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Where your pets feel at home

Where your pets feel at home

Itchy skin – Is your pet driving you crazy licking and scratching?

At the end of a cold winter, Spring is such a welcome season. Full of warmth, new life, birds singing, flowers blooming and grass growing. You start to feel alive again after hibernating all winter. That is unless you suffer from allergies! For these poor guys and girls Spring means rashes, hives, weeping and scabby sores and being itchy… itchy eyes, ears, nose, feet… itchy everything!!

When your dog has sore, itchy or infected skin the best place for us to start determining the cause is with a thorough history to try and find reasons for the itch. We will then carry out a full physical exam, assess samples from the ears and skin under the microscope and maybe run some blood tests. We will want to rule out parasites and endocrine diseases such as a low thyroid production or Cushing’s disease. We will also be carefully assessing the distribution of the itchy areas on the body as this can give us clues as to whether your pet has a contact allergy, a food allergy, a pollen and grass allergy or a combination of them all. We will also be wanting to assess if there are any secondary infections present which can make your pet even itchier.

itchy dog pad

Once a diagnosis has been made the next step is deciding how best to tackle it. We like to start with the things that are controllable, such as diet and parasite control.
Anything that causes inflammation to the skin will in turn damage the skin as a barrier which then allows secondary infections and/or parasites to take hold. These secondary infections are things we can treat with antibiotics, antibiotic shampoos (malaseb shampoo and pyohex conditioner) and topical ear ointments. Parasites can also be treated with oral chews or topical top spots. Treating the infections will temporarily provide your pet with some relief, but without managing the underlying cause for them these infections will be back.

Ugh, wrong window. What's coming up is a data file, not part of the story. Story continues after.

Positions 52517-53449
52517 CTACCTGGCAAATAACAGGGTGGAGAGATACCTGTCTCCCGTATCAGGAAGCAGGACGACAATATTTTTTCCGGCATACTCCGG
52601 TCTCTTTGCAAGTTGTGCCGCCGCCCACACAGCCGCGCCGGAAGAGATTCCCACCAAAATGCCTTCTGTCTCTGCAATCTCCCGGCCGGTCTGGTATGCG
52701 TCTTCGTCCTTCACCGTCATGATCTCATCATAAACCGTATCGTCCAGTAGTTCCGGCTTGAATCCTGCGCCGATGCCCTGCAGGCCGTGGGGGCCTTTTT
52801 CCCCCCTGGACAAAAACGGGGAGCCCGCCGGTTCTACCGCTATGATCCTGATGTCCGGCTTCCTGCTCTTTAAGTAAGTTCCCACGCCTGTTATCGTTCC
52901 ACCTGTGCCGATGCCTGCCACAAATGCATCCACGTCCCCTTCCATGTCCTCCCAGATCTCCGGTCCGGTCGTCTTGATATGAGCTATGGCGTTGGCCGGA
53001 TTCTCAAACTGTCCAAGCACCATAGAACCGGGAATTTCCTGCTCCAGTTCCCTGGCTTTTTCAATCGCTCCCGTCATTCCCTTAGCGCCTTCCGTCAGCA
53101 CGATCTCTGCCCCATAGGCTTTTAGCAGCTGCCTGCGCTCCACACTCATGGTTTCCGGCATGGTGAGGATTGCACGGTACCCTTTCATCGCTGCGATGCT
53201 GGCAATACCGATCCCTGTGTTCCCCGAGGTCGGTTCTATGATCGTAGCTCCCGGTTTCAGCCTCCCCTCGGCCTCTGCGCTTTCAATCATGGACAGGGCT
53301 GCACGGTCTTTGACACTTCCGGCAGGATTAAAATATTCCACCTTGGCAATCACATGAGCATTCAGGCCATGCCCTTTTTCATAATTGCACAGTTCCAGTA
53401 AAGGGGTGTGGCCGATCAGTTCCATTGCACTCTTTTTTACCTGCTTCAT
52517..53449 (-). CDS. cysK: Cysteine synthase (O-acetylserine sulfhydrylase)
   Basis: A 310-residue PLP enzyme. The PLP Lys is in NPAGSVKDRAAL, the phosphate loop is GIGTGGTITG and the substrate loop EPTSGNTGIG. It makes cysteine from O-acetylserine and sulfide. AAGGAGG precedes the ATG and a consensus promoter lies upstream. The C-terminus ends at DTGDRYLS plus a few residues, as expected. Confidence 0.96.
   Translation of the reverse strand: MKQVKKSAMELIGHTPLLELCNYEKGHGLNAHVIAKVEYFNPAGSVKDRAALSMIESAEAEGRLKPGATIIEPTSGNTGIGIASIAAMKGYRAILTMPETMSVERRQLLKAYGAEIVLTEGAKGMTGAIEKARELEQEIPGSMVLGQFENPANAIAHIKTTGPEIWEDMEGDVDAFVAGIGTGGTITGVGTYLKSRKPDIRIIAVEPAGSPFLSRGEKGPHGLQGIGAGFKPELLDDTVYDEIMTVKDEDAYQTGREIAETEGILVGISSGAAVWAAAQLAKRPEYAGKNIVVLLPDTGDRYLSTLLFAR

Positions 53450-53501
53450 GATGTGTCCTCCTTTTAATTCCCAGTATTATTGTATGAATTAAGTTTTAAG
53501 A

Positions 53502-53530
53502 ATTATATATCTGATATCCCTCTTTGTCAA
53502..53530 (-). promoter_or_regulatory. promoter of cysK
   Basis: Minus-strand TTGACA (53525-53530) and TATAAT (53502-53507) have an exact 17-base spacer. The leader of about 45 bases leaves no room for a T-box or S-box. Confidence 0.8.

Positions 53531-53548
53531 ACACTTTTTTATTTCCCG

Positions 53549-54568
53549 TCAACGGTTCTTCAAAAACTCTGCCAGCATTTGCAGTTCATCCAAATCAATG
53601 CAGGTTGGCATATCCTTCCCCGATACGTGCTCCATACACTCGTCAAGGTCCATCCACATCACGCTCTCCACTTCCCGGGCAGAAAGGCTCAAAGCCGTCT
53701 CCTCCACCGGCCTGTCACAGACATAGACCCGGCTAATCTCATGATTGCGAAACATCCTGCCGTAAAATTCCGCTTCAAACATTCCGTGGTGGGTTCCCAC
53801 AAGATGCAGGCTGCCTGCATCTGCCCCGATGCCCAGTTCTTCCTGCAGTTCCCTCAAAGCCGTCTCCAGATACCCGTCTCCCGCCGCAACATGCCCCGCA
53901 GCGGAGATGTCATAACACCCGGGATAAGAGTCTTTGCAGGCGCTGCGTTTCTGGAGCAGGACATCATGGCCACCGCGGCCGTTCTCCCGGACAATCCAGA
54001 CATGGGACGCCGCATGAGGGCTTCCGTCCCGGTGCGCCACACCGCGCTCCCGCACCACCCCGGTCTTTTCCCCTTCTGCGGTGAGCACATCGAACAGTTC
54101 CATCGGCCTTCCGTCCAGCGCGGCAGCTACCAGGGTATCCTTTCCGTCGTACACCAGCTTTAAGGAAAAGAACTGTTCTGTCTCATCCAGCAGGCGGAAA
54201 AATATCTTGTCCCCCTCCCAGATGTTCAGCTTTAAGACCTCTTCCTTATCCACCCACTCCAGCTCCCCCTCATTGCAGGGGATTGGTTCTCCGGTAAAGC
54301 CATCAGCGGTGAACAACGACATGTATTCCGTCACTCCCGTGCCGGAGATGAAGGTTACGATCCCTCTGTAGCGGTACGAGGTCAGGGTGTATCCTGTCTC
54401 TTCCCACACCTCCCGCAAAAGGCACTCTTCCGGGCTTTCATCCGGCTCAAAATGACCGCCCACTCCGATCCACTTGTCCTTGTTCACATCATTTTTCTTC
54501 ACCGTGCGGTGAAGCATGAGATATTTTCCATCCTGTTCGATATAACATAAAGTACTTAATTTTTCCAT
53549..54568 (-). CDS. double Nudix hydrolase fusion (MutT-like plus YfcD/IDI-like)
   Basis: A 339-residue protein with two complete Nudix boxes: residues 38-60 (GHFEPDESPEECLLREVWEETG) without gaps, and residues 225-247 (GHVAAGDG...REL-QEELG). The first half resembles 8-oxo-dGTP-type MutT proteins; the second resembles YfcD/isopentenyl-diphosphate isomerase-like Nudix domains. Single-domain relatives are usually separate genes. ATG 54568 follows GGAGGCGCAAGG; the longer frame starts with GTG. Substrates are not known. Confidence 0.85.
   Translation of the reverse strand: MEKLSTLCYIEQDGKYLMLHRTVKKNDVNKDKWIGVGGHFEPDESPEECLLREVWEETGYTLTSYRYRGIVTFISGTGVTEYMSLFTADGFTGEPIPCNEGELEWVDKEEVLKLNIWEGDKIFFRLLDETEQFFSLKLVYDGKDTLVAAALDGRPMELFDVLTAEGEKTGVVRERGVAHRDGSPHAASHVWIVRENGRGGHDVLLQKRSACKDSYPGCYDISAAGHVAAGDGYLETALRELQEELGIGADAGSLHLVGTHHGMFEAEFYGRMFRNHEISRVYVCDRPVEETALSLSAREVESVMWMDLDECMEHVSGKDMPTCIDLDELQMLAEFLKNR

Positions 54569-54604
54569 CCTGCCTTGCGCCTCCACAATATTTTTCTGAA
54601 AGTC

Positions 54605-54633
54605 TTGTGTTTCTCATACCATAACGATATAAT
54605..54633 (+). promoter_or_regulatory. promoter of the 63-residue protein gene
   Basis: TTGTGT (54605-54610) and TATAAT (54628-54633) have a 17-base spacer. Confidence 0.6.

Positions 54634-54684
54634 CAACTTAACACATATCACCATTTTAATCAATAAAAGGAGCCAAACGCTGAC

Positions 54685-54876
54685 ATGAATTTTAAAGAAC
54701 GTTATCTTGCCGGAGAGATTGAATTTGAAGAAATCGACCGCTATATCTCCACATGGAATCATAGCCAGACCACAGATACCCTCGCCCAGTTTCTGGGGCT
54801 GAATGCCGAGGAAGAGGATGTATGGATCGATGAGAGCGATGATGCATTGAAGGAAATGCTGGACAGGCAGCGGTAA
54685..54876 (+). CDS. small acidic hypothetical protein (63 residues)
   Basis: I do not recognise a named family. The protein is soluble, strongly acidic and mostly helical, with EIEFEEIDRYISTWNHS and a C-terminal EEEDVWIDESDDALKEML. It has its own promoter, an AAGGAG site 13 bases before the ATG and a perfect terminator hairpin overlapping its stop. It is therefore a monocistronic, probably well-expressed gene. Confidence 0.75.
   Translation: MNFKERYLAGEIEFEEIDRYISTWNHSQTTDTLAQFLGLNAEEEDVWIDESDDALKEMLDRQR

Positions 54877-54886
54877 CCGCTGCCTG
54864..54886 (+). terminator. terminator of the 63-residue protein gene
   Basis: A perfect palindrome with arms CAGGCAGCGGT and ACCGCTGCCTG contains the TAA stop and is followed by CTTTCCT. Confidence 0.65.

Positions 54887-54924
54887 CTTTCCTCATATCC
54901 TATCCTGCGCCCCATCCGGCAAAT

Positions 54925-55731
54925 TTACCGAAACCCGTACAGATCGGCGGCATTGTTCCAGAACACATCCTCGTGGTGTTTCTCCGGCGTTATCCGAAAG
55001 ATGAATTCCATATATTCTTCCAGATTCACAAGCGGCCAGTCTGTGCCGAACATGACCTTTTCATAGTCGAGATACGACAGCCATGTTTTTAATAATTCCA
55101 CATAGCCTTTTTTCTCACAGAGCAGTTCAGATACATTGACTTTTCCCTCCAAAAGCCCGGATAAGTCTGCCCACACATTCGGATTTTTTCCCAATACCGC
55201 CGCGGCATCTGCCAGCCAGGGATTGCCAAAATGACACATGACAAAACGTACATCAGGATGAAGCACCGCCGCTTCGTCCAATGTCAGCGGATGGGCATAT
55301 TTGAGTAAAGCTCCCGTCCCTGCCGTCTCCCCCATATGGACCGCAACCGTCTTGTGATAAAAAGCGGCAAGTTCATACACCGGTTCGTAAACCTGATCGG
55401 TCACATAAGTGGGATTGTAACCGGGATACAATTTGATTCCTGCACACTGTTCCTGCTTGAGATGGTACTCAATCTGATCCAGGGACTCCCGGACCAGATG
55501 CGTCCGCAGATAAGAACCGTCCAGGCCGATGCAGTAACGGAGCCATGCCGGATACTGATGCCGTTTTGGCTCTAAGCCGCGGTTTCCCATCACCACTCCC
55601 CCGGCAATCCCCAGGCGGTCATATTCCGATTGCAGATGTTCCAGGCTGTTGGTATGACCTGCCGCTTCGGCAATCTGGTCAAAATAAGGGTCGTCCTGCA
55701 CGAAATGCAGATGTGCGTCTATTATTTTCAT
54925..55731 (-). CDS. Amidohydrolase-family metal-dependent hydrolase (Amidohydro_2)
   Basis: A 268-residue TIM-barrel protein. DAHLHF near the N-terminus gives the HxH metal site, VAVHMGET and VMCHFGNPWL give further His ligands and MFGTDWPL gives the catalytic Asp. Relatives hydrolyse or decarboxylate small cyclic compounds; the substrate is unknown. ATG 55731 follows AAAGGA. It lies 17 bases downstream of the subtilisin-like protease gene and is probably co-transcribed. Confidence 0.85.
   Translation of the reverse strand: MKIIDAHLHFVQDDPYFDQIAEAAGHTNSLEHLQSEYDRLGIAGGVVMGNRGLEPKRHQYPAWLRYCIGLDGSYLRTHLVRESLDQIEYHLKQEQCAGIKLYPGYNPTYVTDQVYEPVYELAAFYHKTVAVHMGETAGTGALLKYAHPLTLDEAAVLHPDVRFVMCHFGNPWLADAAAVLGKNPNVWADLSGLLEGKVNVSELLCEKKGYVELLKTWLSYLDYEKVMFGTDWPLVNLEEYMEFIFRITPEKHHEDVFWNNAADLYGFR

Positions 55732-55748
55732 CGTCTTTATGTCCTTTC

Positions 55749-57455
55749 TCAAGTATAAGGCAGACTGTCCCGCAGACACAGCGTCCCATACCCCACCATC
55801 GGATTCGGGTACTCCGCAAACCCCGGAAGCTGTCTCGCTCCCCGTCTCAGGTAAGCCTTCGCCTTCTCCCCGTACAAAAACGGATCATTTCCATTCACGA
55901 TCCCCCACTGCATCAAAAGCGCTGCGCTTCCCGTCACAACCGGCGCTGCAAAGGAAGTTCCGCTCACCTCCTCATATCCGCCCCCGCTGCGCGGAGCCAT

In most cases allergies aren’t things we can cure but things we can either avoid or manage. Whilst your pet is in contact with their allergen their skin will continue to be inflamed, itchy and at risk of secondary infection. Remember ears are still skin! Just in a warm, moist environment perfect for infection to grow. All our treatments are there to help manage the secondary symptoms which is why for some animals they are needed daily all year round and for others it might be more seasonal.

In recent years there have been some fantastic developments in allergy management! Where once a vet’s only option was to send your little one home on a course of steroids they can now tailor the plan to your pets specific issues and offer up some options that have far fewer side effects and allow better long term health.

For a lot of pets their only bother might be itchy paws or a rash in their armpits which keep them up all night licking and chewing. For these guys being on a long-term oral medication might not be ideal due to health impacts on other body systems and costs. In these cases a topical steroid spray applied once daily to the affected area called Cortavance can be an excellent solution. Normally coupled with regular malaseb bathing to reduce secondary infections, the Cortavance spray can be sprayed as and when it is needed. Being a topical agent the steroid is minimally absorbed systemically having no further health impacts.

For those poor dogs who suffer from Atopy, a more systemic approach is needed. Atopy or Atopic dermatitis is a genetic predisposed hypersensitivity reaction to a combination of quite common normally harmless environmental allergens. Pollens, grasses, dust mites and mould spores are among the most common. Exposure can occur through inhalation or via physical contact to air borne particles. Traditionally oral steroids were used for these patients which worked well to control the inflammation, but often left the animals lethargic, panting, overly hungry and overly thirsty. We know with time long term steroid use leads to increased risks for pancreatitis, diabetes, liver disease and heart disease.